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These charges represent capital costs, such as repayment of the cost of construction of the subway. The IRT's subways were not earning enough money to repay debt, but in strictly operational terms, they were financially sound. The elevated division, however, was an unmitigated financial disaster. Just the operation of the elevated lines incurred the loss of millions of dollars. The "other charges" included not only interest on debt, but also fixed rental charges the IRT was required to pay to the Manhattan Railway Company -- the owner of the elevated lines -- under the terms of a 1903 lease. Still, regardless of the terms of the lease, the elevated lines were inherently unprofitable on an operating basis. The table above reveals the painful total effect – over seven months, the IRT lost more than seven million dollars. The IRT was losing more than one million dollars a month.
     How did New York's once-profitable IRT find itself in so much trouble?

Although ridership was low compared to New York's busier subway lines, it was not inconsequential. Some people did argue the el was still an essential transportation facility. For example, the Mayor received one letter in 1936 that begged him not to forget the needs of the poor who rode the el. The correspondent wrote that "many of the riders are very poor people to whom an extra fare, or the waste of time in walking, would be a great inconvenience." He continued, saying that "it would be an outrage to deprive that part of the City's population which now use the Second Avenue Elevated, of the only convenient method of transportation from their homes to their business." El riders may have agreed that the el was obsolete, and wished that a subway be built on Second Avenue as a replacement, but in the absence of the subway, many people still relied on the el. For poor el riders without access to a private vehicle, improved automobile traffic flow would not have been a meaningful benefit.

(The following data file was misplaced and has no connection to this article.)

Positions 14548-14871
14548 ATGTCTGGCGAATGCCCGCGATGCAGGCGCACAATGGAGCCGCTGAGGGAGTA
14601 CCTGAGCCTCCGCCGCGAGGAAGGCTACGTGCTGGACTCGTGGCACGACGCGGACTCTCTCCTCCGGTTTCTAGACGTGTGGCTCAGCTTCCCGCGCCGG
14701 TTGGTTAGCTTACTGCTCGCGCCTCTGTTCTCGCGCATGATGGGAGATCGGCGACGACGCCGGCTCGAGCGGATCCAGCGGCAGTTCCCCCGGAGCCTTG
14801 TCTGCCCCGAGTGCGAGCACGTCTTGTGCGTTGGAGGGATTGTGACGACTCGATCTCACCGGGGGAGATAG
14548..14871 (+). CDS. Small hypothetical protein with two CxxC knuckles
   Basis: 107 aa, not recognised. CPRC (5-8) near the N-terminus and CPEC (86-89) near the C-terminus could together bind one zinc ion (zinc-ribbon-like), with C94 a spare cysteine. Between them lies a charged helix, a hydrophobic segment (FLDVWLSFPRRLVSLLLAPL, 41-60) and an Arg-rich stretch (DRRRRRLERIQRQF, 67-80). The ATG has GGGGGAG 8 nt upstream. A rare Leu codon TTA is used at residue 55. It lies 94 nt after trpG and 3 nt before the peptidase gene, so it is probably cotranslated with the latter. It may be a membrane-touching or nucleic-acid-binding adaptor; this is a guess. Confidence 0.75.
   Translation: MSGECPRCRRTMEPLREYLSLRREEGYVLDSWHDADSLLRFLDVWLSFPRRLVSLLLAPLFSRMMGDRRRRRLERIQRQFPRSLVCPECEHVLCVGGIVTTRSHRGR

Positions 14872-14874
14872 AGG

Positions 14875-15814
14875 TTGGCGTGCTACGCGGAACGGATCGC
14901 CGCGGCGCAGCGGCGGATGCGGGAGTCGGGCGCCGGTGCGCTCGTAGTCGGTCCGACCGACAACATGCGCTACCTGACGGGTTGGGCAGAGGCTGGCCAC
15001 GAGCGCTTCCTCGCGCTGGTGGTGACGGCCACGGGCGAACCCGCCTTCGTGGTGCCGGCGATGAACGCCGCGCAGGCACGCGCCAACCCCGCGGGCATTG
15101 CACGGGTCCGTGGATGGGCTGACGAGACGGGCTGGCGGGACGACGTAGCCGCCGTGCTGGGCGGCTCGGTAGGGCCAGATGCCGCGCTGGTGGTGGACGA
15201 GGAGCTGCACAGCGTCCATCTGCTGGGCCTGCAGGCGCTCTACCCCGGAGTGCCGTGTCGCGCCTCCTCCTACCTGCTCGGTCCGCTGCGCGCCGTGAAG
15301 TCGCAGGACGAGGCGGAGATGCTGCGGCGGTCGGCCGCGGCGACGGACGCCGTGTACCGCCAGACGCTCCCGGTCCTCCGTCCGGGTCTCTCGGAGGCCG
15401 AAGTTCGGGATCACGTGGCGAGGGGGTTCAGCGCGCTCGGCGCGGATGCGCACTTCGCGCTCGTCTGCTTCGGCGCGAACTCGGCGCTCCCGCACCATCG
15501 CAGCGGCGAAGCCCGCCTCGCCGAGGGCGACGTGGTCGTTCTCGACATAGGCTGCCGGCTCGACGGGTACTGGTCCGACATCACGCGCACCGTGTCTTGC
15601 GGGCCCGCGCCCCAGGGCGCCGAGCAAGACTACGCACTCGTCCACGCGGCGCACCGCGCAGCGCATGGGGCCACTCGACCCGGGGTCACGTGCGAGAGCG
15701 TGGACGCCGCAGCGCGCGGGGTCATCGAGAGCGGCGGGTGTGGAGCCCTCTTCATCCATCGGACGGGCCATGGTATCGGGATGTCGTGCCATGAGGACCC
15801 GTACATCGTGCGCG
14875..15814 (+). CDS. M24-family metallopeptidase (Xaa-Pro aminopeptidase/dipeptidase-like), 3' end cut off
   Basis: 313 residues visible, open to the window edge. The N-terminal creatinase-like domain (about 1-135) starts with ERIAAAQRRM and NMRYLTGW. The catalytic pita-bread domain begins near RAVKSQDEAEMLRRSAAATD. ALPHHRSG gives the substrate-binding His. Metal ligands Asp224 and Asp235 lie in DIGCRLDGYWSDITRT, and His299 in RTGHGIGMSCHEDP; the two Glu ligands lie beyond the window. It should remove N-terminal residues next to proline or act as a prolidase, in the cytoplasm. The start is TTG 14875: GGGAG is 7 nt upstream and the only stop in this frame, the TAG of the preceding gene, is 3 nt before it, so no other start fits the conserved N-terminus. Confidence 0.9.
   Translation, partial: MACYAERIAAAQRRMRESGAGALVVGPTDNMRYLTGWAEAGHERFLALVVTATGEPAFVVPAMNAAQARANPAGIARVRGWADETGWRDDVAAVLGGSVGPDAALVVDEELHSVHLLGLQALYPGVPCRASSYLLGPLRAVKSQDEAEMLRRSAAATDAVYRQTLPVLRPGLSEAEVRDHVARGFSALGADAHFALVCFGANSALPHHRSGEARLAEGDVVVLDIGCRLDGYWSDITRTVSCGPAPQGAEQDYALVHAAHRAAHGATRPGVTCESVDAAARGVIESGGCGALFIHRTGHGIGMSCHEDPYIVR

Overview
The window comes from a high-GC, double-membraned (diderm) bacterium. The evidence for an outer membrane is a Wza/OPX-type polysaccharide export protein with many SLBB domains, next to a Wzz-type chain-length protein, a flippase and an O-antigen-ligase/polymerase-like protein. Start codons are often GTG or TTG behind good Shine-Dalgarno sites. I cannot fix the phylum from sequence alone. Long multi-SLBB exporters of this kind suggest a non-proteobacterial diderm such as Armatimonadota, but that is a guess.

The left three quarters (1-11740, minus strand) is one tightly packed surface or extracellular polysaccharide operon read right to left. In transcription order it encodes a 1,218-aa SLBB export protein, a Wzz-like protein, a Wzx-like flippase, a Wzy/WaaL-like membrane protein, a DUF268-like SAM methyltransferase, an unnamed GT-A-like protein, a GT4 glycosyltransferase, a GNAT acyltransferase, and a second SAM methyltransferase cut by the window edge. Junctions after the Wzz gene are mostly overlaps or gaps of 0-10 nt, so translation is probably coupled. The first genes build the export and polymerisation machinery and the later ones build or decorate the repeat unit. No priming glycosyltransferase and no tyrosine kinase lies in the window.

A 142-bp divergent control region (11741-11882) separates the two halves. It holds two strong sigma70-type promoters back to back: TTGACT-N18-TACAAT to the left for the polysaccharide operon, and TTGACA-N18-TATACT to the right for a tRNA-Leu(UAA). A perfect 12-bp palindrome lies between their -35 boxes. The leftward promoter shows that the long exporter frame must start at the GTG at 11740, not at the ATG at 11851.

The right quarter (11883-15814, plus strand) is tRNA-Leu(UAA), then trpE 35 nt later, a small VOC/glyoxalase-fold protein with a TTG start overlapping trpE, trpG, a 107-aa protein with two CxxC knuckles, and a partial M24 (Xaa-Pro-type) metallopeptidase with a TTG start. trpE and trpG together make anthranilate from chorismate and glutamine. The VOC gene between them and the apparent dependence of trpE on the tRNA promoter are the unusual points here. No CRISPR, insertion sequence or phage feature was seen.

Bankrupt IRT, Poor Service
Service on the el was so poor because its operator was fiscally unhealthy during the Depression of the 1930s. The Interborough Rapid Transit (IRT) company, which operated all the els in Manhattan, as well as various subway lines, was losing money, and even had been in receivership since 1932. The IRT's 1940 Abstract Report of Operations, shows how the company was hemorrhaging money, particularly in its elevated division.

At this time, service already had ceased on the Sixth Avenue el – as the Sixth Avenue subway was nearing completion --but the IRT's elevated division continued to operate the Second, Third, and Ninth Avenue els. The table below illustrates the IRT's financial losses.
     Both the subway and elevated divisions showed losses of over a million dollars over seven months. Clearly, however, the subway division was much healthier, financially, than the elevated division. The subway division made an operating profit of over six million dollars. This division lost money only because of the "other charges," which included money paid to the city for the repayment of municipal bonds, and interest on the IRT's own debt.

  Table: IRT report for seven months ended January 31, 1940 (July 1939-January 1940)

Subway division

Elevated division

 Passenger revenue



 Other operating revenue (e.g. advert.)



 Total operating revenue (A)



 Operating expenses






 Taxes assignable to operation



 Total operating costs (B)



 Operating income (loss) (A - B)



 Other charges (incl. interest on debt)



 Net corporate income (loss)



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Updated Tuesday, June 26, 2001

©2001 Alexander Nobler Cohen. ©2001 The Composing Stack Inc. All rights reserved